Preslicing a new loaf.
 I do think it is interesting that I am increasingly taking pleasure in somewhat old-fashioned hobbies. The chickens and the sourdough, the homemade yogurt and the burgeoning container garden, it is a means of taking back some control of the world around me in these turbulent times. Despite how idyllic it sounds, I don't see my interest in domestic hobbies as a means of escapism, nor is it related to an illogical rejection of the 'unnatural' or 'chemicals' (as a scientist, this kind of thinking does bother me). The adoption of a more self-sufficient lifestyle is like a trend at the moment, but for me, and I'm sure many others too, it is a conscious action taken to challenge myself to live outside of the confines of the food industry, acquire new skills and derive greater pleasure from everyday things. 

Fake eggs to help the chickens know where to lay.

 It's mostly fun and games, but it is significant too. As my beloved George Orwell wrote in his essay 'Some thoughts on the common toad':

  • "I have always suspected that if our economic and political problems are ever really solved, life will become simpler instead of more complex, and that the sort of pleasure one gets from finding the first primrose will loom larger than the sort of pleasure one gets from eating an ice to the tune of a Wurlitzer. I think that by retaining one’s childhood love of such things as trees, fishes, butterflies and – to return to my first instance – toads, one makes a peaceful and decent future a little more probable, and that by preaching the doctrine that nothing is to be admired except steel and concrete, one merely makes it a little surer that human beings will have no outlet for their surplus energy except in hatred and leader worship."
Date and walnut sourdough
adapted from Slow Living Essentials
makes two 700g loaves

250g 100% hydration starter
275g water
350g high grade flour
150g rye flour
2Tb brown sugar
1 generous Tb marmalade or candied citrus peel
1c chopped dates
1c chopped walnuts
1 1/2tsp mixed spice
2 Tb olive oil
1 1/4tsp salt

1. In a large bowl, whisk together starter and water. Add all ingredients except salt and oil and mix to combine. Leave to autolyse for 30 minutes.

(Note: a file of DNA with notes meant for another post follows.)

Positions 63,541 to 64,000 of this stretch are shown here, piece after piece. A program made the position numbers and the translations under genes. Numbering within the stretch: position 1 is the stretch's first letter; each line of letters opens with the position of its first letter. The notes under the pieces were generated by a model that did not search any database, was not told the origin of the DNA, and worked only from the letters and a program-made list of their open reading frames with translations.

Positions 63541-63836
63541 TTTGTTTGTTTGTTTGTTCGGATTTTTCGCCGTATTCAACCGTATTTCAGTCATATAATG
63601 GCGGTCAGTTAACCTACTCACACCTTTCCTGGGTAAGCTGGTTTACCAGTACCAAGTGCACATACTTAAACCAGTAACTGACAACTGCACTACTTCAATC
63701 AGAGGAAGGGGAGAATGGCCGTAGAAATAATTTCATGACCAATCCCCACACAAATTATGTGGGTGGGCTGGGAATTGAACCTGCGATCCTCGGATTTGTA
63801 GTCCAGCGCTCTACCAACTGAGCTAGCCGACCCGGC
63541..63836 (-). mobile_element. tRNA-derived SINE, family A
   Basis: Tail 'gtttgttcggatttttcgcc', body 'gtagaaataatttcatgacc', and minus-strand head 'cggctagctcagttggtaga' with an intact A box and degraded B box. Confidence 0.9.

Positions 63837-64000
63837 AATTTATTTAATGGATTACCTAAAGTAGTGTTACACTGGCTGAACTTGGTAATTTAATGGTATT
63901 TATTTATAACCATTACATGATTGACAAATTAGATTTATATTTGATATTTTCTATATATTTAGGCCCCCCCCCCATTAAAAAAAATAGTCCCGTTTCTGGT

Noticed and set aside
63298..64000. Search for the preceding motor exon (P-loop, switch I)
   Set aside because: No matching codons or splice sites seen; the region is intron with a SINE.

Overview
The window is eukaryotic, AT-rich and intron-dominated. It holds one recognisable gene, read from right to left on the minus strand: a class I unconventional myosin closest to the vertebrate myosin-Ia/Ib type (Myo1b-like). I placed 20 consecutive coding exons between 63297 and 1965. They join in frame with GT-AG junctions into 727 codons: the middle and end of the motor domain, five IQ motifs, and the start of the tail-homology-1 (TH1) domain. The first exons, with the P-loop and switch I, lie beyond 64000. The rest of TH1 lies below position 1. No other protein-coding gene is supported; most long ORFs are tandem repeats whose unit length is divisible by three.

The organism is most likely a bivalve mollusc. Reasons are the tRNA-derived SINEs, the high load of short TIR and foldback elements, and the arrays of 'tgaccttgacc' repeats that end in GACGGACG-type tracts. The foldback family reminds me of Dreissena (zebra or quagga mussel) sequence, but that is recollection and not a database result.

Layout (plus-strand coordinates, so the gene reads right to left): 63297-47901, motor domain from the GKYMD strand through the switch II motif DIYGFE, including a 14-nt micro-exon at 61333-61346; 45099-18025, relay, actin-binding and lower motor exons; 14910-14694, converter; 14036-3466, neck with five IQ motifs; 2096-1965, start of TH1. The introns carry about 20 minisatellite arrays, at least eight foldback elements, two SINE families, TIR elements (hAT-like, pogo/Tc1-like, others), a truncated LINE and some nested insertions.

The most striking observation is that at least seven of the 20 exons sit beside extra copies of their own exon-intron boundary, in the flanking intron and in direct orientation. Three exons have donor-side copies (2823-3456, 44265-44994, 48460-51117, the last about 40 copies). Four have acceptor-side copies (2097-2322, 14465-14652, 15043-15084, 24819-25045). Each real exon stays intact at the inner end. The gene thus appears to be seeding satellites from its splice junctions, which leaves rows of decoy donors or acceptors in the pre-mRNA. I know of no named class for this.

2. Add salt and knead until the dough bounces back when poked. Add the olive oil and knead to incorporate.
3. Leave to rise for 2-3 hours, with turns every hour.
4. Gently deflate the dough and divide into two equal portions. 
5. Shape into batards and place in a paper lined loaf tins or couch/bannetons if you have them. Cover with a clean tea towel and leave for 2-2.5hrs.
6. Preheat oven to 220 degrees Celsius, along with the baking tray that you will use for the loaves. Place a cake tin on the floor of the oven and pour in about 2cm of boiling water just before you bake the loaves.
7. Slash the loaves, place them (baking paper and all) onto the preheated baking tray and into the oven and bake for 10 minutes. The exposed bits of date have a tendency to burn, so turn the temperature down early if you think this might be happening.
8. After 10 minutes, reduce the temperature to 200 degrees Celsius and remove the tin of water, be careful as this will be very hot. Bake for a further 20-25 minutes until the crust is a deep brown and the bottoms of the loaves sound hollow when tapped.
9. Cool on a wire rack for at least 30 minutes before slicing and eating fresh. Alternatively, cool the loaf completely, slice it all up and store in an airtight bag/container in the freezer.

Wednesday, 9 December 2015

Discworld days

The scent of sweetpeas is carried by every breeze these days.

 I have been cooking up a storm recently, baking loaves and loaves of lovely sourdough breads, taking advantage of the vigorously growing herbs in my garden, and thoroughly enjoying the vegetable offerings of spring and early summer. But I have been very lax in planning posts and taking pictures accordingly. I think perhaps as a means of self-preservation, I have been holding back on thinking and reflecting too much. There is just too much horror in the world at the moment, and worse, the reactions of many 'average' people to such events reflects the ugliest and most base aspects of humanity. 

I have been rereading a lot of Terry Pratchett's (or Sir Terrence David John's) Discworld novels, particularly the ones with Sam Vimes (or His Grace, His Excellency, The Duke of Ankh; Commander Sir Samuel Vimes). It is partly a comfort thing but in my rather doting opinion, the stories of Discworld, the ones with Sam Vimes in particular provide a certain kind of clarity by reflecting real world problems in a fun-house mirror. In Jingo for example, the xenophobia and nationalism displayed by the citizens of Ankh-Morepork and Klatch, the Discworld version of a military-industrial complex represented by Burleigh and Stronginthearm and the guild leaders, and the farcical almost-war over a barren island that is mostly submerged in the ocean, all have real world parallels, albeit without the straightforward morality of Sam Vimes or the vicious intelligence of the despotic Lord Vetinari  to set things right again.

Even if we can't solve the worlds problems like they do in Discworld, the stories nail how ludicrous some of these problems are and (in my reading) advocate for a more thoughtful and measured approach to solutions, coupled with realistic expectations and the desire not to cause widespread death and destruction. Most of the time. In any case, we can learn from Ankh-Morepork's mistakes.